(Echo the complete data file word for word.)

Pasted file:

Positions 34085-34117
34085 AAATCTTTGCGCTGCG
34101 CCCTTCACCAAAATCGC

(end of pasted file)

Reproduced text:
Positions 34085-34117
34085 AAATCTTTGCGCTGCG
34101 CCCTTCACCAAAATCGC